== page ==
My STEM students all have their favorite challenges! Fourth graders love cooking pancakes and building roller coasters. Fifth graders love catapults and Newton’s Cradles. The hands-down favorite challenge for third graders is WATERSLIDES! When I first started working on this challenge a few years back I knew kids would love it. It’s messy, but it’s just water that splashes- which is usually pretty funny! Take a look at this spectacular project!
Materials are so easy!
I love this one because the main material is cardboard rolls that my parents send in. I have boxes and boxes of these! If you don’t already get donations from parents this is a good place to start. Just send a note asking for cardboard boxes and tubes. Mention the word free in your request and people will send those in! Another material to think about involves being waterproof because this is one of the main jobs the kids must do. The inside of the slide must be waterproofed. They have to line it with something!
You can see the teams above using plastic wrap and foil to line their slides.
The slide must stand up!
This is a little more problematic than you would think. Somehow they have to use the materials to make the slide part stable and tall enough to make a good slide. A lot of them use the tubes for this, but there is another part of the requirements that involves a ladder.
Take a look at the ladders below! Didn’t they do a great job? One of the task rules is that they must have a ladder attached to the slide. Many of the groups will try to make the ladder double as the leg that holds the whole device up in the air. Sometimes this actually works!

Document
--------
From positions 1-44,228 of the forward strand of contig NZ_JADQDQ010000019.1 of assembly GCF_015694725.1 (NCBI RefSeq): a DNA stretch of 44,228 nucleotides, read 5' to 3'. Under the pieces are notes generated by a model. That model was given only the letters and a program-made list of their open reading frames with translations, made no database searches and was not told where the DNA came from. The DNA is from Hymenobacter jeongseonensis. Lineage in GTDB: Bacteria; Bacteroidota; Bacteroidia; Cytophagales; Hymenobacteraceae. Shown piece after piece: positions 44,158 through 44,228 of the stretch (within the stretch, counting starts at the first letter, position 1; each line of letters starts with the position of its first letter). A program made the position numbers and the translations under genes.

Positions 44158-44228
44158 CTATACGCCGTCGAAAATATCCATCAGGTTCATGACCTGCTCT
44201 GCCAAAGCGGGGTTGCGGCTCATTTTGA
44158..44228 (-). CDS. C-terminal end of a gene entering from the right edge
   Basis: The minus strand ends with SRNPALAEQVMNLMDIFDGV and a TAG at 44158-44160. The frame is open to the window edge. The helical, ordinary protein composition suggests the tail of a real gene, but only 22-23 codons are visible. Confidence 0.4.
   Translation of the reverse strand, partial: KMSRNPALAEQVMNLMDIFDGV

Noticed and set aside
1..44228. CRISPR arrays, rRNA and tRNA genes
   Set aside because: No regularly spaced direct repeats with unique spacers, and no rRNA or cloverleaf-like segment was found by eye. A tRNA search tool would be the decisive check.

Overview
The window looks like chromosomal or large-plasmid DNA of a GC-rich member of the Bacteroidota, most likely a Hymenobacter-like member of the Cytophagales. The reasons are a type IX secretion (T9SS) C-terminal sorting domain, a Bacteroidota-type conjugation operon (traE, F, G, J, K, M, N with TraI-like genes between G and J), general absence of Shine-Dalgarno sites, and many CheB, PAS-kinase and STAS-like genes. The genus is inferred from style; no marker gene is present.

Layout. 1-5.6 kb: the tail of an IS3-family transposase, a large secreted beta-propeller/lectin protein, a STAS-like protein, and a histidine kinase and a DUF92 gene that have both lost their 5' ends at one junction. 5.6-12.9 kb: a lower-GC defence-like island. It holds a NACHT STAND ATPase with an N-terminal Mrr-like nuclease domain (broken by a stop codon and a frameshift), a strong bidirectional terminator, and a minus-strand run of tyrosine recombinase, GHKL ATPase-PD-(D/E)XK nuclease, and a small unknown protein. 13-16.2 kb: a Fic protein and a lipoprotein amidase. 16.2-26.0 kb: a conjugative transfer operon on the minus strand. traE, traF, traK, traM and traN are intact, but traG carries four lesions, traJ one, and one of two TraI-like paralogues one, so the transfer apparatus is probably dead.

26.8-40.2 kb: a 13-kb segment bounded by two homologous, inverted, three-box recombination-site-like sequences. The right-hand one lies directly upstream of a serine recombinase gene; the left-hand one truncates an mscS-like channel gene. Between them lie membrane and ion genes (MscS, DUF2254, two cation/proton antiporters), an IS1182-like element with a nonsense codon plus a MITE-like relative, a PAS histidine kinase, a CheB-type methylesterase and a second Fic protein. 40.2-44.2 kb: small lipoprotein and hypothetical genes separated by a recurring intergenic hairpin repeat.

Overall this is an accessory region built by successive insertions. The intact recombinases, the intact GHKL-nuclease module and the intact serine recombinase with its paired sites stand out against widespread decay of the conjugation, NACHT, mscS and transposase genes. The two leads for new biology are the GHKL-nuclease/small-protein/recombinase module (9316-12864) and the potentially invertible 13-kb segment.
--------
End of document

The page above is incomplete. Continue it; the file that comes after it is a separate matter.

Testing the slide
This is the most fun thing ever! When the ladder is attached and the slide is stable, then the Lego man takes a ride down the dry slide. This lets the kids know if the slide needs any more work before they try the water. Sometimes they will have spots that cause the Lego man to stop in the middle. Great problems to solve.
All of the slides above have the ladder holding up the whole device. Notice those extra legs they added to help hold the slide up. Pretty clever!
Pour the Water
Time to add that water. One student holds a Lego man in place while another starts the water flow. When they are ready they let go of the toy and down he goes!
I promise this challenge is easy to set up and easy to clean up! I use real towels in my classroom rather than paper towels. I find that a real towel will soak up more water than paper towels. I either take a basket of laundry home or use the school washer/dryer when we finish Water Week!